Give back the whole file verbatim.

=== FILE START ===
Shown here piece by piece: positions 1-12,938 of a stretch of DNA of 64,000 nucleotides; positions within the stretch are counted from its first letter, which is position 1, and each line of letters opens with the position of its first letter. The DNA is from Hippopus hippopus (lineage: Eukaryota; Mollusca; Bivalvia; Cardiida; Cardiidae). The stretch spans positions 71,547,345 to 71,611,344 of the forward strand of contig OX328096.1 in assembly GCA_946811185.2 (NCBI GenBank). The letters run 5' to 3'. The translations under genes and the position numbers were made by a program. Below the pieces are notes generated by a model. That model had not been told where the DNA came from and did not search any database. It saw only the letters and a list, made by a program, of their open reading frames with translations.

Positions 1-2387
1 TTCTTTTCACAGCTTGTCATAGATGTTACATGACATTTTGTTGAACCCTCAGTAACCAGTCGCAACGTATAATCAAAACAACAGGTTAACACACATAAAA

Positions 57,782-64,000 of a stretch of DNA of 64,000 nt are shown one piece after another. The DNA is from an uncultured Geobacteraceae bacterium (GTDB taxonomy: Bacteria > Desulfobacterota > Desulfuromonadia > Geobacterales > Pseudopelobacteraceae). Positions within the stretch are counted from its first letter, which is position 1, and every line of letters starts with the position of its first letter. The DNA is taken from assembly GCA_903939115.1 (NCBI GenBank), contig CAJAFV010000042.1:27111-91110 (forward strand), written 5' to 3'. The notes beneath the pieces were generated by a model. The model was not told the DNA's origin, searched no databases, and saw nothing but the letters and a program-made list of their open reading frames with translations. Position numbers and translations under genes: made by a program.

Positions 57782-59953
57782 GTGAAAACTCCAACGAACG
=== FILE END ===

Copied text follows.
Shown here piece by piece: positions 1-12,938 of a stretch of DNA of 64,000 nucleotides; positions within the stretch are counted from its first letter, which is position 1, and each line of letters opens with the position of its first letter. The DNA is from Hippopus hippopus (lineage: Eukaryota; Mollusca; Bivalvia; Cardiida; Cardiidae). The stretch spans positions 71,547,345 to 71,611,344 of the forward strand of contig OX328096.1 in assembly GCA_946811185.2 (NCBI GenBank). The letters run 5' to 3'. The translations under genes and the position numbers were made by a program. Below the pieces are notes generated by a model. That model had not been told where the DNA came from and did not search any database. It saw only the letters and a list, made by a program, of their open reading frames with translations.

Positions 1-2387
1 TTCTTTTCACAGCTTGTCATAGATGTTACATGACATTTTGTTGAACCCTCAGTAACCAGTCGCAACGTATAATCAAAACAACAGGTTAACACACATAAAA

Positions 57,782-64,000 of a stretch of DNA of 64,000 nt are shown one piece after another. The DNA is from an uncultured Geobacteraceae bacterium (GTDB taxonomy: Bacteria > Desulfobacterota > Desulfuromonadia > Geobacterales > Pseudopelobacteraceae). Positions within the stretch are counted from its first letter, which is position 1, and every line of letters starts with the position of its first letter. The DNA is taken from assembly GCA_903939115.1 (NCBI GenBank), contig CAJAFV010000042.1:27111-91110 (forward strand), written 5' to 3'. The notes beneath the pieces were generated by a model. The model was not told the DNA's origin, searched no databases, and saw nothing but the letters and a program-made list of their open reading frames with translations. Position numbers and translations under genes: made by a program.

Positions 57782-59953
57782 GTGAAAACTCCAACGAACG